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Direct Drive Efficiency: Doing More with Less

The muscle behind waterjet technology is a high-pressure pump that converts electric motor horsepower to nozzle hydraulic horsepower. The more nozzle horsepower, the faster you'll cut. However, with two different pump types used in waterjet cutting systems - hydraulic intensifier pumps and crankshaft-driven direct drive pumps - how do you know which type is actually more effective? Here are a few key differences.

Pump Background

Hydraulic intensifier pumps, invented in the 1970s, are complex systems, consisting of an electric motor, hydraulic pump, oil reservoir, manifold, and piston biscuit/plunger. Direct drive crankshaft pumps developed in the 1990s, on the other hand, are far simpler, consisting of the same electric motor directly powering crankshaft-driven plungers that generate the high-pressure water. This is important because direct drive pumps do not suffer from the significant hydraulic losses of an intensifier pump, and are therefore inherently more efficient in converting motor power to nozzle power. With direct drive pumps, a higher percentage of the electrical power that drives the pump actually gets to the cutting nozzle, while less power is wasted as heat. 

Pump Efficiency

Let's put some numbers behind this. Intensifier pumps running at 90,000 psi, due to the losses from the hydraulic system, are generally under 60 percent efficient, although some of the more advanced ones can achieve efficiencies around 62 percent. The OMAX direct drive pump running at 60,000 psi, which does not suffer from hydraulic loss, is 85 percent efficient, delivering the maximum hydraulic horsepower possible.

To convert that to practical numbers, let's start at the nozzle. With the abrasive flow rate the same and 42.5 horsepower at the nozzle, an intensifier pump and an OMAX pump will cut at the same speed through most common materials and thicknesses, regardless of pressure. To drive 42.5 horsepower to the nozzle, the OMAX pump needs a 50 horsepower electric motor, while the intensifier pump needs 70 horsepower. The difference in pump efficiencies means that you need 20 extra electric motor horsepower with an intensifier pump just to match the output of an OMAX pump.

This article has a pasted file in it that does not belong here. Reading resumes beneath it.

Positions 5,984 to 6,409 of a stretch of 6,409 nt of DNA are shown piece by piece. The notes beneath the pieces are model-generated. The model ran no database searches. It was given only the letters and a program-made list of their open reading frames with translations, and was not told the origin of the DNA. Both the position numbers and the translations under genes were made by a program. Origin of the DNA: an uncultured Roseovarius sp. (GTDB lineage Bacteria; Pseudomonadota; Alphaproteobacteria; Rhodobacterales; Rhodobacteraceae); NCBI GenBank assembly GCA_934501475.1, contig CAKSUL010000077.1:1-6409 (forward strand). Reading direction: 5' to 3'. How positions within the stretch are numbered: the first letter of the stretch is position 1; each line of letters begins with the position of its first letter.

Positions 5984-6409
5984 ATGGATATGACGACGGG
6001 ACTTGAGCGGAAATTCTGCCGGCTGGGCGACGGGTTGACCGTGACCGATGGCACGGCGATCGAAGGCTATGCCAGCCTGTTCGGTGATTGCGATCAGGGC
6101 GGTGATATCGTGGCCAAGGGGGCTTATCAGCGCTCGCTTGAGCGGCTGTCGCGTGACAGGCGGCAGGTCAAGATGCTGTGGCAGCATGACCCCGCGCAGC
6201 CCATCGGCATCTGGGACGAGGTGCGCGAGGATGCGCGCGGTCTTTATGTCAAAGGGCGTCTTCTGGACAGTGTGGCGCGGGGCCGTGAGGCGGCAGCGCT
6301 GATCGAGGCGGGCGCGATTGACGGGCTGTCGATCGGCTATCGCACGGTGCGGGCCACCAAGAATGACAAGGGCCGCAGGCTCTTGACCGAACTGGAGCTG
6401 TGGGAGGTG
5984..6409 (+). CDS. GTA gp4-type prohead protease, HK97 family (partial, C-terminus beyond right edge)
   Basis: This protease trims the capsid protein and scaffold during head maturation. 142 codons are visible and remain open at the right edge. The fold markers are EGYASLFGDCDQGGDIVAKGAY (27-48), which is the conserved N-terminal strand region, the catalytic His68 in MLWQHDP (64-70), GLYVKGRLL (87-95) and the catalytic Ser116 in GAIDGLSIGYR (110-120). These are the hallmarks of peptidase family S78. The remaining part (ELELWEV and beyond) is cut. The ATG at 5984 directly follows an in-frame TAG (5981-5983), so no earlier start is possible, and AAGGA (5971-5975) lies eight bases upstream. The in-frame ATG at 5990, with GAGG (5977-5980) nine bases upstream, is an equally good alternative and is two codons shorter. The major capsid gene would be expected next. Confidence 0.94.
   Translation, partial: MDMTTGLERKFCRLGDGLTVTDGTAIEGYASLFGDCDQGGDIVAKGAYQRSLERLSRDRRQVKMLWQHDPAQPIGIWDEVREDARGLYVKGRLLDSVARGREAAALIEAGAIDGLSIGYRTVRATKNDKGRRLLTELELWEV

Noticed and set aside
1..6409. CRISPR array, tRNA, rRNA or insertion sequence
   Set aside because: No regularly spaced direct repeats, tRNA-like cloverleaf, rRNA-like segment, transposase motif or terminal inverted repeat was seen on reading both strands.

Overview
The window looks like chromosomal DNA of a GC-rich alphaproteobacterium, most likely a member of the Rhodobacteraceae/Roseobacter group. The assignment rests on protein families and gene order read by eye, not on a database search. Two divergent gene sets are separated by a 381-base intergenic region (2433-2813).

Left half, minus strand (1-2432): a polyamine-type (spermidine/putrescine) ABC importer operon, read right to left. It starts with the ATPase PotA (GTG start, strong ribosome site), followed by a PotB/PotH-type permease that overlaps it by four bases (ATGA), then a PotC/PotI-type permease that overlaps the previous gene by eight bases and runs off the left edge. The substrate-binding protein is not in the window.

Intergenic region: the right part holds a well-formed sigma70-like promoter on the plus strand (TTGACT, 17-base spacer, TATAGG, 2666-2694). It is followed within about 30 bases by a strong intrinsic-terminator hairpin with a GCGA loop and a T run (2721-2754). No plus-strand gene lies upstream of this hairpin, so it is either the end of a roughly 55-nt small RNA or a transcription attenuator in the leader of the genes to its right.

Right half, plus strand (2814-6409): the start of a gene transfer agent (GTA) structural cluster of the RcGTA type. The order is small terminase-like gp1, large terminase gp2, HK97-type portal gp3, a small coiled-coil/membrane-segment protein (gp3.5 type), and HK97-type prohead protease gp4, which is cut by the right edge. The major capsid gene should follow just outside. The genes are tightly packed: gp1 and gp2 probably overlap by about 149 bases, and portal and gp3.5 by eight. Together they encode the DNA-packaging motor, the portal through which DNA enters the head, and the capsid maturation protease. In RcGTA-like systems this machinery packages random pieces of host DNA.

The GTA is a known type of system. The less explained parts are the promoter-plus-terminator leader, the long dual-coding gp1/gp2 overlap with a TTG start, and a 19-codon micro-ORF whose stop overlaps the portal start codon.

Pressure and Velocity

The same nozzle horsepower cutting at the same rate makes sense, but why doesn't the higher pressure make a difference? Well, in some cases it does. With hard, thin materials such as some ceramics, 90,000 psi would cut faster. This is because the pressure affects the velocity of the abrasive, and some ultra-hard materials have a cutting threshold that require that higher velocity to pierce and cut effectively. Most materials, including steels and hard nickel alloys, fall below this cutting threshold, so the extra velocity speed 90,000 psi generates has no added benefit in cutting.

Pressure and Orifice Size

Conversely, as materials get thicker, 60,000 psi becomes the better choice due to the larger orifice associated with it. Again, keeping the nozzle horsepower the same at 42.5 horsepower, the OMAX can drive a 0.016” orifice, while an intensifier pump has 0.012” as its maximum orifice. That larger orifice means that the horsepower of the nozzle has the space to penetrate to the bottom of a thicker workpiece. To match the orifice size would require a significantly larger intensifier pump (at 90,000 psi, you would need a 127 horsepower electric motor generating 79 nozzle horsepower on an intensifier pump to be able to run a 0.016” orifice).

Other Considerations

Back to our matched 42.5 nozzle horsepower pumps, the OMAX pump has further advantages. Not only is it using less electrical power (needing only 50 input horsepower versus 70 for the intensifier), but its lack of a hydraulic system means it does not need an extra water cooling system for the hydraulics. Also, intensifier pumps running at 90,000 psi mean higher maintenance, as metal fatigue takes place faster at higher pressures. 

Looking at the bottom line, when making a comparison where it matters, at the nozzle, and matching nozzle hydraulic horsepower and abrasive flow rate, the OMAX direct drive pump uses less electricity and less water, while also reducing component fatigue. The pump does this while also running quietly and cleanly, making it the ideal solution for shops that want to do more with less. 

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